Summit explores the animal solution to social isolation

Published on June 26, 2019

A group of public health, research, gerontology, and veterinary leaders gathered at the first Social Isolation, Loneliness, and Companion Animals Summit on May 7 in Washington, D.C., to discuss the role companion animals can play in curbing societal loneliness, which can be as harmful as smoking 15 cigarettes per day, according to research.

Mars Petcare and the Human Animal Bond Research Institute sponsored the event that showcased research on the benefits of the human-animal bond against social isolation and loneliness.

"Scientific research shows that pets have a positive impact on our health and wellbeing," said Steven Feldman, HABRI executive director, in a press release. "The insights from this research further highlight how the human-animal bond can play a role in helping to alleviate loneliness and social isolation."

Nearly 80% of pet owners say their pet makes them feel less lonely, according to market research conducted by Edelman Intelligence for HABRI and Mars Petcare. About 26% of pet owners stated they got a pet because they knew it was good for their mental health.

Summit participants
Human and animal health experts gather in Washington, D.C., for the inaugural Summit on Social Isolation and Companion Animals, hosted by the Human Animal Bond Research Institute and Mars Petcare. (Courtesy of Mars Petcare)

"We know pets improve our lives in many ways—including providing companionship and bringing people together," said Nancy Gee, PhD, human-animal interaction research manager at Waltham Centre for Pet Nutrition, in the press release. "It's our hope that one day evidence-based methods can become common practice in schools, hospitals, and other therapy settings. Driven by science, we hope to enable and encourage experts who work with people facing loneliness and social isolation to consider facilitating animal interaction as a way to help address the issue."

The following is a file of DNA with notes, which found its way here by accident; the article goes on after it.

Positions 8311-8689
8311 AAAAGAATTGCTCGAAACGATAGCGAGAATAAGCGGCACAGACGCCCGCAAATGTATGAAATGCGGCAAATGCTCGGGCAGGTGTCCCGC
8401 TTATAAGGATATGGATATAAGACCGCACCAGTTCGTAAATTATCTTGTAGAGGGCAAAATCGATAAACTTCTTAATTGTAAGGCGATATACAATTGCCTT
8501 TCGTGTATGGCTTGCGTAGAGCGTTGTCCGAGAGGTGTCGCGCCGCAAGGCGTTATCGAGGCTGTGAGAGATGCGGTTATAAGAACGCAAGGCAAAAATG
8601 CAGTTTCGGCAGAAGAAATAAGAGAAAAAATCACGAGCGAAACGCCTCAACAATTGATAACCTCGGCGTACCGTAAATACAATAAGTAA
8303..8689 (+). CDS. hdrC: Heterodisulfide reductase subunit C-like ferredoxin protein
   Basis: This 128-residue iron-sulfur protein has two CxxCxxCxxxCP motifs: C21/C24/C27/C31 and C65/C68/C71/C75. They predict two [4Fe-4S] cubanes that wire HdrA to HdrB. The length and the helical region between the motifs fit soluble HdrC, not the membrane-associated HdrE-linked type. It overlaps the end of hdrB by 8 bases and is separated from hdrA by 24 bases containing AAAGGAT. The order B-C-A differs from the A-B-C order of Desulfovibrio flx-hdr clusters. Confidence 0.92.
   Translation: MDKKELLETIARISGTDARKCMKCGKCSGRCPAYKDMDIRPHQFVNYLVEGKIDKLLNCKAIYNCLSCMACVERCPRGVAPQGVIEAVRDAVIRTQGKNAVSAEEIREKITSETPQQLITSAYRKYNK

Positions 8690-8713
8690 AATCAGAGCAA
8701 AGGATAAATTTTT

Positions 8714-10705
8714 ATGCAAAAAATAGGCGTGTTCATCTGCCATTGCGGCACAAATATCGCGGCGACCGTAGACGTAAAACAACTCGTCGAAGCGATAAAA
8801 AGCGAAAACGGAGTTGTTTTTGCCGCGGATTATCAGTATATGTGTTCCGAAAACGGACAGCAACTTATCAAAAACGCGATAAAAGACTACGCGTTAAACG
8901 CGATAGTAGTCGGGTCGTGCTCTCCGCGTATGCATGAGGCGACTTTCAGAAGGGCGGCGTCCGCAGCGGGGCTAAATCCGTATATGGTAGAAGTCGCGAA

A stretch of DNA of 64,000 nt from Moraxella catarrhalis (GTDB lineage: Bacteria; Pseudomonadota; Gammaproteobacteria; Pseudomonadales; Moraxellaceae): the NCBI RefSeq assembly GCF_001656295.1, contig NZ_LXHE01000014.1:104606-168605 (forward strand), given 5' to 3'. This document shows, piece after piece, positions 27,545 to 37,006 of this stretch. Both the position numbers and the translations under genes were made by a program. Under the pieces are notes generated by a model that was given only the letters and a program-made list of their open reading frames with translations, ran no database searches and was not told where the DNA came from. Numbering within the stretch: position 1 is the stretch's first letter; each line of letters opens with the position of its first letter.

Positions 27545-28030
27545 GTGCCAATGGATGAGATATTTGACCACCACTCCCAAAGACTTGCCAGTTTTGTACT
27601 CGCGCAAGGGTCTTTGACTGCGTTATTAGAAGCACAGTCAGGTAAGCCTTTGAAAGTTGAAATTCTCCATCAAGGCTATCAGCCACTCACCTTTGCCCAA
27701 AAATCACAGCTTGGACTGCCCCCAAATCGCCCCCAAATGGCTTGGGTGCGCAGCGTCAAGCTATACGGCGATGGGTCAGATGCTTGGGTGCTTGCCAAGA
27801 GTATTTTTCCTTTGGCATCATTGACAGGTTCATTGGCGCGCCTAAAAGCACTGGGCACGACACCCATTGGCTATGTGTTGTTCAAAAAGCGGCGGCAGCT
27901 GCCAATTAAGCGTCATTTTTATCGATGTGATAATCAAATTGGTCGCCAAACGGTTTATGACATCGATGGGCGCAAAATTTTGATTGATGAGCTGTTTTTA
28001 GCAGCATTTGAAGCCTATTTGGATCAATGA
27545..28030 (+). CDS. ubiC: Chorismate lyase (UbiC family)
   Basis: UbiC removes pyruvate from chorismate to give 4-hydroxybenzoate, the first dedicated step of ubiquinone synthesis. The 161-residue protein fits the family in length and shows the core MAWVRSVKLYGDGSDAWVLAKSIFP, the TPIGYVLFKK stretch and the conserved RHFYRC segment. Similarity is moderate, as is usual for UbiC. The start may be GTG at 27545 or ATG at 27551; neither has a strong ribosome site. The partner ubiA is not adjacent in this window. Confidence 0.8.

Sessions at the summit included topics such as the following:

  • Social isolation, loneliness, and public health.
  • Why is social isolation a particular problem for older adults?
  • Examples and elements of effective programs with animals.
  • Why is social isolation a particular problem for people with mental health challenges?

Panelists at the summit worked to develop best practices, discuss research, and raise awareness around social isolation because the issue may continue to have an impact on more people.

Currently, social isolation affects more than 8 million adults over the age of 50, according to the AARP. But that number is expected to keep growing as 10,000 Americans turn 65 each day.

Some of the panelists at the event included Rena Crumplen, the global vice president of research and development at Mars Petcare; Steven Feldman, executive director at HABRI; Dr. Molly McAllister, then vice president of veterinary science and now chief veterinary officer at Banfield Pet Hospital; and Pamela Mars, a fourth-generation member of the Mars family.

Related JAVMA content:

Study: Service dogs associated with less-intense PTSD symptoms (April 1, 2018)

Finding calm amid the chaos (Nov. 15, 2013)

Doctor prescribes pets to help elderly stay healthy and happy (Sept. 15, 2002)